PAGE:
» Posts Tagged ‘manchild’

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sundance screenwriters lab fellows 2014

It takes a village to make an independent film, and there are few villages as important and supportive as the Sundance Institute. If you don’t know the institute and its programs, you certainly know the films that exist because of the Institute’s immeasurable support. Previously I shared how I got into the Sundance Screenwriters Lab, and speculated about why I was fortunate enough to be selected this year after not making it in the past (hint: make a short – regardless of the labs, so many of this year’s festival features were adapted from shorts). Now that the lab and the festival are over, I’d like to share some things I learned at the life-changing (and I don’t use that term lightly) Sundance Screenwriters Lab. More »

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sundance_institute_logo_detail_02Earlier this week the news broke that I’ve been selected for the Sundance Screenwriters Lab with my project MANCHILD. On top of that I’ve received the inaugural A3 Foundation Sundance Fellowship.

This.
Is.
A.
Dream come true!

I’m not sure if it’s possible to look forward to something more than going to the Screenwriters Lab and my first Sundance.

Here was my step-by-step approach to getting selected for the lab: More »

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EXIT STRATEGY 1Hot on the heels of a long overdue update about my feature MANCHILD, I’m happy to share that the production company I co-founded with Zack Lieberman, EXIT STRATEGY, is one of eight companies selected for the inaugural class of the Dogfish Accelerator program (that’s our ridiculous team photo at left). Dogfish Accelerator is the first seed accelerator for film production companies, modeled on startup incubators like TechStars, and is co-founded by producer James Belfer (Like Crazy, Compliance, Prince Avalanche). We publicized the program here on No Film School, as that is one of our missions with this site — to share opportunities that may be potentially career-changing for filmmakers — and Zack and I felt it represented such an opportunity for us and our long-germinating interactive project, 3RD RAIL. This post is long overdue, as we’re already two months into the three-month accelerator, but that’s what happens when you juggle projects and responsibilities — something that is a must in the film industry. Ridley Scott, for example, currently has 11 projects announced, in pre-production, filming, or in post-production. This is a good opportunity to talk about Dogfish and how MANCHILD and 3RD RAIL relate to the art of stacking projects, otherwise known as having an answer to the question every filmmaker is asked when a project garners recognition: “what’s next?” More »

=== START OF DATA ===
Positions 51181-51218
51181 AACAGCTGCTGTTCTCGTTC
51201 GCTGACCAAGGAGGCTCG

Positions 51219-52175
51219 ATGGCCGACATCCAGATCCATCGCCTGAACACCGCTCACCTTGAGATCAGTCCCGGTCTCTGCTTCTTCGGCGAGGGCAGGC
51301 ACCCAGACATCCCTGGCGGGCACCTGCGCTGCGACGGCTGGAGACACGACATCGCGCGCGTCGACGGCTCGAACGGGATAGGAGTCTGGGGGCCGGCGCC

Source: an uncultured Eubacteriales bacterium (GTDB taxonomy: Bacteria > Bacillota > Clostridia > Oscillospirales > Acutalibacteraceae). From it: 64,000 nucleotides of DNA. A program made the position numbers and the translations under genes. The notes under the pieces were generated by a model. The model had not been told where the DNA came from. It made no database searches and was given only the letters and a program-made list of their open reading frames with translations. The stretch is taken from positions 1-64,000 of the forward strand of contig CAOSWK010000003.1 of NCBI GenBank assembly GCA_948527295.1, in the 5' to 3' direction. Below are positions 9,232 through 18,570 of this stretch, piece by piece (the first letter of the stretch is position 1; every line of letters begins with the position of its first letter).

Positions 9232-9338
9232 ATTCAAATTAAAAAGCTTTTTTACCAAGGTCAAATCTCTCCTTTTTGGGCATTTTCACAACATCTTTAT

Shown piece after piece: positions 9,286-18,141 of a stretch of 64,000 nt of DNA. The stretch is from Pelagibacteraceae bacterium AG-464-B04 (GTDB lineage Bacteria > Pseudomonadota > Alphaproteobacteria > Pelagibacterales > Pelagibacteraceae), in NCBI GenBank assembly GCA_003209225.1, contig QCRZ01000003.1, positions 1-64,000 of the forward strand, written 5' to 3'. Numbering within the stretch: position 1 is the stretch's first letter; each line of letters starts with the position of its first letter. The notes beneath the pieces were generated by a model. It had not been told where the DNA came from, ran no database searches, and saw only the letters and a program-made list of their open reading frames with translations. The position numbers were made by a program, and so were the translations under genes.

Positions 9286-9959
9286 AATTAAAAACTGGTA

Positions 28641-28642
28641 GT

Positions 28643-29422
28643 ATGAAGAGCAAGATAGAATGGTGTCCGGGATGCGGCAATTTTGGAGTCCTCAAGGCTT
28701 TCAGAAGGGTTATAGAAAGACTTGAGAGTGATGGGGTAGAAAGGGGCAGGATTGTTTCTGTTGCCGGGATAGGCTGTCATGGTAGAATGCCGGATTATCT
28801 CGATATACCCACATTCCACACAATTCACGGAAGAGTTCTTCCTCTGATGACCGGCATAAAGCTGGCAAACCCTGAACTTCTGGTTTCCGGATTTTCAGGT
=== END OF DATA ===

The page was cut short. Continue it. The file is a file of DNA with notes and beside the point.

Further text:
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amateur-websites

The last time I posted about my MANCHILD prequel AMATEUR, I was asking for help and releasing a teaser trailer to help the short get picked up by sports and film websites. By releasing a short film directly online instead of waiting to get into festivals, I was accelerating the release schedule and — at least in theory — finding an audience everywhere, instead of just in a few select theaters. I’m glad to say that AMATEUR has now been featured on a lot of prominent websites and has enjoyed a lot of festival play as well — despite being free online. Let’s take a look at how we achieved this, the lessons I learned, and the status and schedule of the long-delayed but better-than-ever feature MANCHILD. More »